Brain tumor researchers retract paper from Science journal

A detail from Fig. 6 of the now-retracted paper

A brain tumor researcher at the University of California, San Francisco, has retracted a paper from Science Translational Medicine, and is a co-author on an article that another journal is examining. 

The problems in both papers, and several others with shared authors, came to light via comments on PubPeer by Elisabeth Bik and a pseudonymous commenter. 

The Science Translational Medicine paper, “A subset of PARP inhibitors induces lethal telomere fusion in ALT-dependent tumor cells,” was published last May by a group led by Russell O. Pieper, director of basic science in the UCSF Brain Tumor Center and vice-chairman of the UCSF department of neurological surgery. The paper has been cited six times, according to Clarivate’s Web of Science. 

Bik posted concerns about some of the images in the paper on PubPeer last month. According to the retraction notice, Pieper requested the retraction after learning of concerns with the same figures Bik mentioned on PubPeer: 

On 5 May 2021, Science Translational Medicine published the Research Article “A subset of PARP inhibitors induces lethal telomere fusion in ALT-dependent tumor cells” by J. Mukherjee, A. Pandita, C. Kamalakar, T.-C. Johannessen, S. Ohba, Y. Tang, C. L. Dalle-Ore, R. Bjerkvig, and R. O. Pieper (1). On 13 August 2022, the authors were made aware of concerns about the mechanistic data presented in the paper (parts of Figs. 3 to 7 and figs. S2, S5, and S6). The corresponding author, Russell O. Pieper, reported the matter to the appropriate office at his institution, the University of California–San Francisco, where it is currently being examined. In the interim, the corresponding author, with the agreement of all authors, has requested that the Research Article be retracted. Thus, Science Translational Medicine is retracting the paper in full.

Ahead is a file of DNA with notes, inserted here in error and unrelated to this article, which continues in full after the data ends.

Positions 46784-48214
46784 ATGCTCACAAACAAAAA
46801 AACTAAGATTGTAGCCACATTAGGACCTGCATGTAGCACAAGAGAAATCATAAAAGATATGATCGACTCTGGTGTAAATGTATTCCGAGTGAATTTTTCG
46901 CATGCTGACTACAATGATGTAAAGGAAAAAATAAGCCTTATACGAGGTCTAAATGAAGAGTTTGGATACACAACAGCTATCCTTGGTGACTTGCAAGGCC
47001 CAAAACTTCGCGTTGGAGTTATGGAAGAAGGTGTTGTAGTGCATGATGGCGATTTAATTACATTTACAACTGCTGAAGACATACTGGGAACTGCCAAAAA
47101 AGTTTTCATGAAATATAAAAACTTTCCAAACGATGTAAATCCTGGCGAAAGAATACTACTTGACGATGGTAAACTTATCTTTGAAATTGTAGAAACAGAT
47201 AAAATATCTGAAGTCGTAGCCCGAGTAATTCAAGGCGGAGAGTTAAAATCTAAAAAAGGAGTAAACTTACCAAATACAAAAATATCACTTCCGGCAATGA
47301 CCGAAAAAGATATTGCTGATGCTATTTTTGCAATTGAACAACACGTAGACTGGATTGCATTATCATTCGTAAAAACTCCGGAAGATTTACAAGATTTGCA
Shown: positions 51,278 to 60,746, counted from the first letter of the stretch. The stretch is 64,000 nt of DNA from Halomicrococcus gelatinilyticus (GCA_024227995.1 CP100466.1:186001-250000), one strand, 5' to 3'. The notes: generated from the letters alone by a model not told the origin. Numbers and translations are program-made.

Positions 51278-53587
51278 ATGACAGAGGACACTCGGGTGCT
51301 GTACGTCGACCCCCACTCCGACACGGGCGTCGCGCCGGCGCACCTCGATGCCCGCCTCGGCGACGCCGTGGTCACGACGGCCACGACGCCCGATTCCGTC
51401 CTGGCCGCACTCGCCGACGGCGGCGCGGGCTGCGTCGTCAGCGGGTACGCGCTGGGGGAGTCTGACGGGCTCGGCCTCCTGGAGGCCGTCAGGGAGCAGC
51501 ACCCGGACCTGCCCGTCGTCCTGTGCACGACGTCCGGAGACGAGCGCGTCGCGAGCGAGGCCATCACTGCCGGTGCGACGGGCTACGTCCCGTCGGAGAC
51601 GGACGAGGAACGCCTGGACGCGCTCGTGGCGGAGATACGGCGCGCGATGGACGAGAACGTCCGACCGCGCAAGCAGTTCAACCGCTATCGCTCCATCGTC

In response to our request for comment, Holden Thorp, editor-in-chief of the Science family of journals, directly acknowledged that Bik’s comments prompted the examination: 

There’s not much more to add except that I’m very grateful to the authors and [Science Translational Medicine editor] Dr. [Orla] Smith for getting this done so quickly, and we’re grateful to Elisabeth Bik for bringing this to folks’ attention. 

This retraction is the first for Pieper and the first author of the paper, Joydeep Mukherjee, a researcher in Pieper’s lab. Neither has responded to our request for comment. 

Several of Pieper’s other papers, most with Mukherjee, have comments on PubPeer pointing out potential image duplication. One pseudonymous commenter, “Rumex rupestris,” identified an image that appeared to have been used in three separate papers to depict different types of cells. 

Pieper and Mukherjee are also listed as middle authors on a Nature Communications paper that “Rumex rupestris” earlier this month noted had an image with “unexpectedly similar” elements. The article, “Non-invasive assessment of telomere maintenance mechanisms in brain tumors,” was published last January, and has been cited 11 times. 

First author Pavithra Viswanath, another cancer researcher at UCSF, responded to the PubPeer comment that the figure in question “was generated by a co-author and we are working with the journal to address the highlighted issues.” She also wrote that  problems with the figure “do not impact our publication.”

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